UK prime minister Boris Johnson denied lying to Queen Elizabeth II on his decision to suspend Parliament, stating that such claims were "absolutely not" true, the Press Association reported on Thursday.
When asked if he had deceived the Queen, Mr Johnson said: "Absolutely not. The high court in England plainly agrees with us but the supreme court will have to decide. We need a Queen’s speech, we need to get on and do all sorts of things at a national level.
Did Boris Johnson lie to the Queen to prorogue Parliament?— Channel 5 News (@5_News) September 12, 2019
"Absolutely not,” says the PM. “The High Court in England plainly agrees with us but the Supreme Court will have to decide.” pic.twitter.com/xC6DvHvfHW
He added that he was "very hopeful" that he could strike a deal with the European Union at an upcoming EU Summit in Brussels 17-18 October.
He said that London would "get a deal" at the "crucial summit", and that the UK was "working very hard".
"I’ve been around the European capitals talking to our friends," he added.
The Prime Minister said: "I think we can see the rough area of a landing space, of how you can do it – it will be tough, it will be hard, but I think we can get there.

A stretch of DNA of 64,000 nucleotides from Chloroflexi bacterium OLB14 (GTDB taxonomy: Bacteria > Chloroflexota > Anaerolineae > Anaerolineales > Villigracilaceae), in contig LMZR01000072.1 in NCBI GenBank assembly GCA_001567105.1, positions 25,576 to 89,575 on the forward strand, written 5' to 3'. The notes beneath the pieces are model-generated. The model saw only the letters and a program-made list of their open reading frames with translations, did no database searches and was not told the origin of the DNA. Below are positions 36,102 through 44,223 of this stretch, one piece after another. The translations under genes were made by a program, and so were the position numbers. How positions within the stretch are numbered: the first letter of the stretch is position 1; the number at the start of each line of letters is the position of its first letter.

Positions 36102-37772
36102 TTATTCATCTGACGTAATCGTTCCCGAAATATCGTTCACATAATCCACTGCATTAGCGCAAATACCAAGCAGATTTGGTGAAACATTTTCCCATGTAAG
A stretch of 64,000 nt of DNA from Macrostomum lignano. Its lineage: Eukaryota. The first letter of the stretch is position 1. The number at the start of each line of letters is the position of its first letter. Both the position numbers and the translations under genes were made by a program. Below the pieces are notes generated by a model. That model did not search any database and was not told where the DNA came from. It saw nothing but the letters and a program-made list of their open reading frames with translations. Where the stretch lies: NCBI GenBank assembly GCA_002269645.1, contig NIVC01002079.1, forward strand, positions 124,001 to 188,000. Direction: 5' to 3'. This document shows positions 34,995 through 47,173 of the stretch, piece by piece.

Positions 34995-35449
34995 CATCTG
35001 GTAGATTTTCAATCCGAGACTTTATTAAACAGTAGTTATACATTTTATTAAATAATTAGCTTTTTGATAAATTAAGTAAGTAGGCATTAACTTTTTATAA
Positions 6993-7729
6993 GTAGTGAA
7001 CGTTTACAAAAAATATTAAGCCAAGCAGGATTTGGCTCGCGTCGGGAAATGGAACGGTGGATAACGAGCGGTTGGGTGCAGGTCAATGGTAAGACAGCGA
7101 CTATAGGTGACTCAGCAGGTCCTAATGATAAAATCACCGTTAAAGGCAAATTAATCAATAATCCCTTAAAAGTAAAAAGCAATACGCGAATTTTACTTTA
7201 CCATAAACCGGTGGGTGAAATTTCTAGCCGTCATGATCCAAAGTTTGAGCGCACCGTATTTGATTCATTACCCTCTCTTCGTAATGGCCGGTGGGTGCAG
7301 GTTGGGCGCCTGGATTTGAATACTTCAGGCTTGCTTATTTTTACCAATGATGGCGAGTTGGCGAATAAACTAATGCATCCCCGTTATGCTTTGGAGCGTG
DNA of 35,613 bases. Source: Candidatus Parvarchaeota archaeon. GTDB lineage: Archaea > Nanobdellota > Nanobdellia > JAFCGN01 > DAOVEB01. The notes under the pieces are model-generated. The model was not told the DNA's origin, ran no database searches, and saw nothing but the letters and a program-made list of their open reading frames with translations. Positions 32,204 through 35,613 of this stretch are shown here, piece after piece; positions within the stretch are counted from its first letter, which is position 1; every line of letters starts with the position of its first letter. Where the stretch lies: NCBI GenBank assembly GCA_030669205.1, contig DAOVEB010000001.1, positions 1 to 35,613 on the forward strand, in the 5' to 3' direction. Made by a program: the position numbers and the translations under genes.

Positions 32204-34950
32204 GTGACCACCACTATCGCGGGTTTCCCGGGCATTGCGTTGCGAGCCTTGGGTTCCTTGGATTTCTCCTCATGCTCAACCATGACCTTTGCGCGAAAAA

The news comes just a day after three senior judges in the Edinburgh's Court of Session ruled that the Prime Minister's prorogation of Parliament until 14 October was unconstitutional and that Mr Johnson's order to do so was "null and of no effect", despite a 4 September ruling in the Cherry court case stating that the move did not contravene the rule of law.
The three judges said that the British PM's talks with the Queen were "motivated by the improper purpose of stymying parliament" and that it's purpose was to "stymie parliamentary scrutiny of the executive" as a "central pillar" of Britain's constitutional good governance.
But on Thursday, a Northern Ireland court rejected a case claiming that the UK government's Brexit strategy would not have harmed the fragile Good Friday Agreement peace process.
PM Johnson has repeatedly stated that he would like to act on the 2016 EU referendum by 31 October 'come what may', despite consternation from Commons. A group of opposition lawmakers decided to challenge Mr Johnson's parliamentary suspension in court, while Commons forced the PM to delay Brexit until January 2020 to block a no-deal scenario.
Corbyn and his friends in Parliament don’t trust you to make this decision - but I do. Let’s put it to the people: more delay with Corbyn’s #SurrenderBill, or Brexit delivered on October 31st 🇬🇧 pic.twitter.com/q8tIwDMkcH— Boris Johnson (@BorisJohnson) September 5, 2019
Whilst Johnson also advocated triggering snap elections, opposition parties led by Labour leader Jeremy Corbyn and Liberal Democrat leader Jo Swindon blocked his motion by twice voting down his proposals in Commons.
Brits voted to leave the European Union in 2016, but Commons has been unable to approve a clear strategy for doing so, including former PM Theresa May's embattled withdrawal agreement with Brussels. The EU has given the UK several extensions to form a Brexit plan, with the current one set for 31 October, but should Boris Johnson fail to find common ground on a strategy with Brussels, the deadline could be pushed back to January 2020, but only if the European Union agrees to approve the extension.